estate tax(redirected from Estate taxes)
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Your estate owes federal estate tax on the value of your taxable estate if the estate is larger than the amount you are permitted to leave to your heirs tax free.
That amount, which is set by Congress, is $2 million for 2006, 2007, and 2008 and is scheduled to increase to $3.5 million in 2009.
Under current law, the estate tax will be eliminated in 2010. Without further Congressional action, the tax will be reinstated in 2011. However, modifications to the law may be made before that date.
If your estate may be vulnerable to these taxes, which are figured at a higher rate than income taxes, you may want to reduce its value. You could do this by using a number of tax planning strategies, including making nontaxable gifts and creating irrevocable trusts.
Further, if you're married to a US citizen and leave your entire estate to your spouse, there are no estate taxes, no matter how much the estate is worth. However, estate taxes may be due when your surviving spouse dies.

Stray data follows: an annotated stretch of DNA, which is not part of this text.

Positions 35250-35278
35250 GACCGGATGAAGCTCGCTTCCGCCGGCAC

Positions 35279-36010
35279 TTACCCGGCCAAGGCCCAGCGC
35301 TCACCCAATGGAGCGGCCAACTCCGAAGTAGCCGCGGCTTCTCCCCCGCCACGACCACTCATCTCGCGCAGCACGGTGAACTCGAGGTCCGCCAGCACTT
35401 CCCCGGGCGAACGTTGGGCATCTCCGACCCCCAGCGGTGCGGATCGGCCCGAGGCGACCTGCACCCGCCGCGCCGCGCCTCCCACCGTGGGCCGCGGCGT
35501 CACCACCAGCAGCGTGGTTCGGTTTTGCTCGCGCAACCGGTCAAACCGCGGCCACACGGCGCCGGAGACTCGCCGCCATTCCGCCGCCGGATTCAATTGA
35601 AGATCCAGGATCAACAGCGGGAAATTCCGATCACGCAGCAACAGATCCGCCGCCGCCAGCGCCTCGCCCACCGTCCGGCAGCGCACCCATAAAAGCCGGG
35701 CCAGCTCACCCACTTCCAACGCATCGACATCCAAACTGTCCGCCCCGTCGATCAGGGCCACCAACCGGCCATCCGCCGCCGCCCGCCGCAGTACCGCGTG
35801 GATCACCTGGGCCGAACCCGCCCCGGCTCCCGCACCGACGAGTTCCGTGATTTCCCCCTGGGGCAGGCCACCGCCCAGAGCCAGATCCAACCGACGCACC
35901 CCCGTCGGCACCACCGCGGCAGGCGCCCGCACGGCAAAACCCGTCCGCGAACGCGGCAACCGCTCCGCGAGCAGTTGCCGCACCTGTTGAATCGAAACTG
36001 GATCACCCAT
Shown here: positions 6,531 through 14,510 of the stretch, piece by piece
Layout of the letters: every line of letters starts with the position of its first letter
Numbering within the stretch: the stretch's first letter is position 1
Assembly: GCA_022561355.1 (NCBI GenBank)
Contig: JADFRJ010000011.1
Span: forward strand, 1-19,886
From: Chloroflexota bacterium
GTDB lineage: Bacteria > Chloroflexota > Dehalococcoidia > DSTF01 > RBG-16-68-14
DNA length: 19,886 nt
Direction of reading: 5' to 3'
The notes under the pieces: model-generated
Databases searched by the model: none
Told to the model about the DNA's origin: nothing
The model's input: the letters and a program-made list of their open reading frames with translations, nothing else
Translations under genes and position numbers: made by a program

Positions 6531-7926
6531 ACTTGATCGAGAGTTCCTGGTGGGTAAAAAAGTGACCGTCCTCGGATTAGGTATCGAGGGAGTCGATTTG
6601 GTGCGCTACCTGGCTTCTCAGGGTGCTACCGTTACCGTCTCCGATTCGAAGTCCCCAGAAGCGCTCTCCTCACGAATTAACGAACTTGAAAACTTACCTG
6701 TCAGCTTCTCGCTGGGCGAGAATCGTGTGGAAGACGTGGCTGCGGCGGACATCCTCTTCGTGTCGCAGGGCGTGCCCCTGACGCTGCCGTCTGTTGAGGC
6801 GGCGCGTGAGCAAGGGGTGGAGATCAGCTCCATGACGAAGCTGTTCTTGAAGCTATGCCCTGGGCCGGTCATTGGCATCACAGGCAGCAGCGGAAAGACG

You may also face estate taxes in your state.
A tax imposed on the value of the estate of a decedent.The conceptual justification is premised on a peculiarly American notion that it is undesirable for generations to accumulate wealth by passing it to each other in a manner similar to that of English aristocracy and that each generation should make its own mark and earn its own way. As a result, it is considered advantageous to remove wealth from each generation by way of estate taxes and use the money for the common good.For details,see Publication 554,“Survivors,Executors and Administrators”available at the IRS Web site,www.irs.gov.